Eat, Drink, Sob: Kim Severson's Bittersweet Memoir


It was once said that New York media was run by gays, Jews, and drunks. But if the recent output of memoirs by New York Times food section writers is any indication, though the cabal is definitely gay, it’s also Italian and, thankfully, on the shaky road to recovery. Nevertheless, the two books in question — Frank Bruni’s 2009 memoir Born Round and Kim Severson’s new memoir Spoon Fed: How Eight Cooks Saved My Life

— are about as different as two memoirs about gay Italian-American former addict New York Times dining section writers can be.

Bruni — an awkward fat kid addicted to eating and sleeping pills — grew up to be the bitingly witty critic of the Times from 2004-2009. Severson on the other hand — an awkward fat kid addicted to drinking and drugs — became one of the Times’ food writers, showcasing ingredients, promising chefs, fading legends, and guiding legion readers through the finer points of forming stiff peaks. Their differences in temperament couldn’t be more pronounced than in the tone and timbre of their memoirs.

Late period Bruni criticism was catty to the point of feral. (Who can forget his takedown of Robert’s Steakhouse, proof if ever it was needed gay men and stripclubs should be kept apart?) He’s a master of the takedown, analyzing the constituent parts of a constructed object and distilling them into bons mots. His memoir is similarly written, each yo-yo episode of binge eating and personal training cleverly dissected. But the book lacks empathetic gravity and though relentlessly linear, one loses the plot, or rather interest in it. Kim Severson, on the other hand, has never been noted for her wit. It is the warmth and generosity of her writing that has won her fans. Her métier is not deconstruction but fabrication. She turns raw ingredients into confections. Her new memoir might be her best recipe yet.

The structure of Spoon Fed is boilerplate foodie memoir, a kind of Dantean trek through the kitchen with multiple spatula-wielding Virgils. In her version, Ms. Severson profiles eight cooks who saved her life. They are, in order of appearance, Marion Cunningham, Alice Waters, Ruth Reichl, Floriana Ranalla Zappa, Leah Chase, Edna Lewis, Rachel Ray and Marcella Hazan. Five of those eight women are the matriarchs of modern food and food writing. Ms. Zappa, however, Severson’s maternal grandmother, might be less widely known. Leah Chase, whose restaurant Dooky Chase was destroyed in Hurricane Katrina, and Edna Lewis, a Southern cookbook author and chef, were new names to me. Their discovery is one of the book’s great pleasures. In each chapter, Severson braids together her time spent with them — often not much more than an afternoon — with her own experience growing up gay, drunk, and — partially, at least — in Alaska.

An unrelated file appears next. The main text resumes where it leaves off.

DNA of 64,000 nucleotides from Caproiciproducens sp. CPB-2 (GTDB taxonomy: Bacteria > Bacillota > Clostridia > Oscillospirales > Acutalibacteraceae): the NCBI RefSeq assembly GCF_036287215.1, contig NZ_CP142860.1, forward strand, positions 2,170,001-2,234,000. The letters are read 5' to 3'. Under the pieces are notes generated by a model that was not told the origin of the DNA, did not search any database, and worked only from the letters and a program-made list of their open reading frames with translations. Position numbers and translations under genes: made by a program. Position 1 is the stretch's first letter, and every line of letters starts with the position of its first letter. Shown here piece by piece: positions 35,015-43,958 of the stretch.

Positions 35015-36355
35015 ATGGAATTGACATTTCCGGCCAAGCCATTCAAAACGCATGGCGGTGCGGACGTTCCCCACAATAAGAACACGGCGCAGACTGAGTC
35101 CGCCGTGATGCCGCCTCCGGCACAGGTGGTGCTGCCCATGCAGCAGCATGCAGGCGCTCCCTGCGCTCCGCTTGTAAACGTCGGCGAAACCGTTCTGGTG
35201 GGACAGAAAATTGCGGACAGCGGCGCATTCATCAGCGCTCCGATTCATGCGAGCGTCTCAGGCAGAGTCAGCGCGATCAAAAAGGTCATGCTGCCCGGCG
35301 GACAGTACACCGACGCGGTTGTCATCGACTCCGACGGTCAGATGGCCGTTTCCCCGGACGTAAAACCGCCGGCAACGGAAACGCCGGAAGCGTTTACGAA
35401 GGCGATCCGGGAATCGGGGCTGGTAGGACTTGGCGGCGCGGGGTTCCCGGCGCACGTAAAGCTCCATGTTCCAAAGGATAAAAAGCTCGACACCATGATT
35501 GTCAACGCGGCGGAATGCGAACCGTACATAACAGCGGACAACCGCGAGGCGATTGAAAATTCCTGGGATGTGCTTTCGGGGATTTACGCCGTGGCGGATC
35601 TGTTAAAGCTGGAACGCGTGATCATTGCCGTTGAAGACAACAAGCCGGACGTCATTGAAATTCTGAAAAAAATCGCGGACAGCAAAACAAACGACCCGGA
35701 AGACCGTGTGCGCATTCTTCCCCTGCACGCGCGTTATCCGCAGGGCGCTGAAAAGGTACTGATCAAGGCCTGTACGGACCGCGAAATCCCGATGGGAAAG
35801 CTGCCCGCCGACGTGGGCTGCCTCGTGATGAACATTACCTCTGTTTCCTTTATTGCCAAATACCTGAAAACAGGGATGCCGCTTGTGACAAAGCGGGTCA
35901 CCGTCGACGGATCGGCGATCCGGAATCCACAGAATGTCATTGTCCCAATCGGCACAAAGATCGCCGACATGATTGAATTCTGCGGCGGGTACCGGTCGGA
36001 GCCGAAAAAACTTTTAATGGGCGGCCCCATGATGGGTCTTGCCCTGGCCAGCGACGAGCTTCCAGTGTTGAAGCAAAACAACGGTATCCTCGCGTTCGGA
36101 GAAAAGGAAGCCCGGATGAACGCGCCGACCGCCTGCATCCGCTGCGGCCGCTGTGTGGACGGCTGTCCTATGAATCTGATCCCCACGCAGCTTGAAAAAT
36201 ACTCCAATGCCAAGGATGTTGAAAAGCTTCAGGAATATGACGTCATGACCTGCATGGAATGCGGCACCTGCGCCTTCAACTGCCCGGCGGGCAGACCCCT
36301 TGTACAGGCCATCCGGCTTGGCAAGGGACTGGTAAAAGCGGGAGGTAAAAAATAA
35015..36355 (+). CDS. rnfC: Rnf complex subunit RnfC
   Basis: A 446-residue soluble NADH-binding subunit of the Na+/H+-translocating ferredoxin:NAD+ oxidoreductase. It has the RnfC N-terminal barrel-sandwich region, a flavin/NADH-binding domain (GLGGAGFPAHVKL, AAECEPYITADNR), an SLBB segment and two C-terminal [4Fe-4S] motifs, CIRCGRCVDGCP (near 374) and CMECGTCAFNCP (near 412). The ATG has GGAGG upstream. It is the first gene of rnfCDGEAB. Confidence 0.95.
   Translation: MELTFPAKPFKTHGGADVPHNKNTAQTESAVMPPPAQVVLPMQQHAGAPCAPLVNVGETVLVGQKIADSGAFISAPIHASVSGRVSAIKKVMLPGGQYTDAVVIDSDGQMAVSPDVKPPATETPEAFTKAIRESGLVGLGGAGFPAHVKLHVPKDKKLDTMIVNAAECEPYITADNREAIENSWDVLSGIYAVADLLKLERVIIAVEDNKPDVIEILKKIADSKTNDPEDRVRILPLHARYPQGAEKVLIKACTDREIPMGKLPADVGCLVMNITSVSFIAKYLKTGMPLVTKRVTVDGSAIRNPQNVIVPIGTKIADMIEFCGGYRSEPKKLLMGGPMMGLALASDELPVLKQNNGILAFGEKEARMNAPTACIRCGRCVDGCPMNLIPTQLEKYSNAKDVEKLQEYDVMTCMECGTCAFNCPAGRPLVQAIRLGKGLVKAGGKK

But of course, the subtitle to the memoir is “How Eight Cooks Saved My Life” and it is in relating the how that Severson’s salty prose excels. She doesn’t spare criticism but it’s always larded with self-deprecation and marbled with an ex-addict’s 12-step clarity. Ruth Reichl comes across as entitled and superior seeming, whose “popular girl” persona couldn’t be further from Severson’s chubby lesbian outsider. Alice Waters is a field green loving nymphomaniac but teaches Severson about unabashed passion.

The indignity of aging isn’t overlooked either. But Edna Lewis, whose body and mind were failing her at the time of Severson’s visit (she died shortly after in 2006) and Marcella Hazan, of whom Severson writes, “a parade of Marlboro Lights and afternoon shots of Gentleman Jack whiskey had added up,” aren’t held up as pity cases. Instead each in their own way teaches Severson something about herself — unconditional love in the former; the irretrievability of the past in the latter.

The recipe for a memoir is easy to scorch, many tend to overly sweet mawkishness while others to bitter reverie. As befits a truly passionate gourmet, in Spoon Fed, Severson has gotten the balance exactly right.